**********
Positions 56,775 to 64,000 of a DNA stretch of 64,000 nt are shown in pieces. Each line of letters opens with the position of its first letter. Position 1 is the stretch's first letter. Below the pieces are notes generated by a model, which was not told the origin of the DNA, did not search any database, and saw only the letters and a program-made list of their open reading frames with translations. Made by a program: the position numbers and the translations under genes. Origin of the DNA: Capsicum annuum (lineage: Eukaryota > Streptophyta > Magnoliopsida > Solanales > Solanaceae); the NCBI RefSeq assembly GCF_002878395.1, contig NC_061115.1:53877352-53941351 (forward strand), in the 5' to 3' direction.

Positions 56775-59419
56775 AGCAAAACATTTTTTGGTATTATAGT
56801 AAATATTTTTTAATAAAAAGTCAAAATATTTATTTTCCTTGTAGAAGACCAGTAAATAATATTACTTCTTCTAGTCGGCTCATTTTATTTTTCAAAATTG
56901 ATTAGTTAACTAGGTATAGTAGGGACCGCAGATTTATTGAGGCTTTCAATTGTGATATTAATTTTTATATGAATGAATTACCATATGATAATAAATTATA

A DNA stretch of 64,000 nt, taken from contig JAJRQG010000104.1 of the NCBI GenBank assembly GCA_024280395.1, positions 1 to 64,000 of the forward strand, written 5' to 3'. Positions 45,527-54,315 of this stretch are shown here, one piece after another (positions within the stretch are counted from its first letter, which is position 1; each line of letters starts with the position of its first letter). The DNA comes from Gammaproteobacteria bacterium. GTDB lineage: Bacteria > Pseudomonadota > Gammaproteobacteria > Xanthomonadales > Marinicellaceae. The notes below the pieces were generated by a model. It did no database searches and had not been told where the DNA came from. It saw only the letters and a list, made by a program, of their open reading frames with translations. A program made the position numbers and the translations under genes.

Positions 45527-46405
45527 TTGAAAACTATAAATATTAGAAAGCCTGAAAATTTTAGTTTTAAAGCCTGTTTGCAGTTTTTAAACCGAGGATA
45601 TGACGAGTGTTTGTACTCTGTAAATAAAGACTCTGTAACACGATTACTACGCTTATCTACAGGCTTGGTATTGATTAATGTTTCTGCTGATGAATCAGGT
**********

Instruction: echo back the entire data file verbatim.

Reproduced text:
Positions 56,775 to 64,000 of a DNA stretch of 64,000 nt are shown in pieces. Each line of letters opens with the position of its first letter. Position 1 is the stretch's first letter. Below the pieces are notes generated by a model, which was not told the origin of the DNA, did not search any database, and saw only the letters and a program-made list of their open reading frames with translations. Made by a program: the position numbers and the translations under genes. Origin of the DNA: Capsicum annuum (lineage: Eukaryota > Streptophyta > Magnoliopsida > Solanales > Solanaceae); the NCBI RefSeq assembly GCF_002878395.1, contig NC_061115.1:53877352-53941351 (forward strand), in the 5' to 3' direction.

Positions 56775-59419
56775 AGCAAAACATTTTTTGGTATTATAGT
56801 AAATATTTTTTAATAAAAAGTCAAAATATTTATTTTCCTTGTAGAAGACCAGTAAATAATATTACTTCTTCTAGTCGGCTCATTTTATTTTTCAAAATTG
56901 ATTAGTTAACTAGGTATAGTAGGGACCGCAGATTTATTGAGGCTTTCAATTGTGATATTAATTTTTATATGAATGAATTACCATATGATAATAAATTATA

A DNA stretch of 64,000 nt, taken from contig JAJRQG010000104.1 of the NCBI GenBank assembly GCA_024280395.1, positions 1 to 64,000 of the forward strand, written 5' to 3'. Positions 45,527-54,315 of this stretch are shown here, one piece after another (positions within the stretch are counted from its first letter, which is position 1; each line of letters starts with the position of its first letter). The DNA comes from Gammaproteobacteria bacterium. GTDB lineage: Bacteria > Pseudomonadota > Gammaproteobacteria > Xanthomonadales > Marinicellaceae. The notes below the pieces were generated by a model. It did no database searches and had not been told where the DNA came from. It saw only the letters and a list, made by a program, of their open reading frames with translations. A program made the position numbers and the translations under genes.

Positions 45527-46405
45527 TTGAAAACTATAAATATTAGAAAGCCTGAAAATTTTAGTTTTAAAGCCTGTTTGCAGTTTTTAAACCGAGGATA
45601 TGACGAGTGTTTGTACTCTGTAAATAAAGACTCTGTAACACGATTACTACGCTTATCTACAGGCTTGGTATTGATTAATGTTTCTGCTGATGAATCAGGT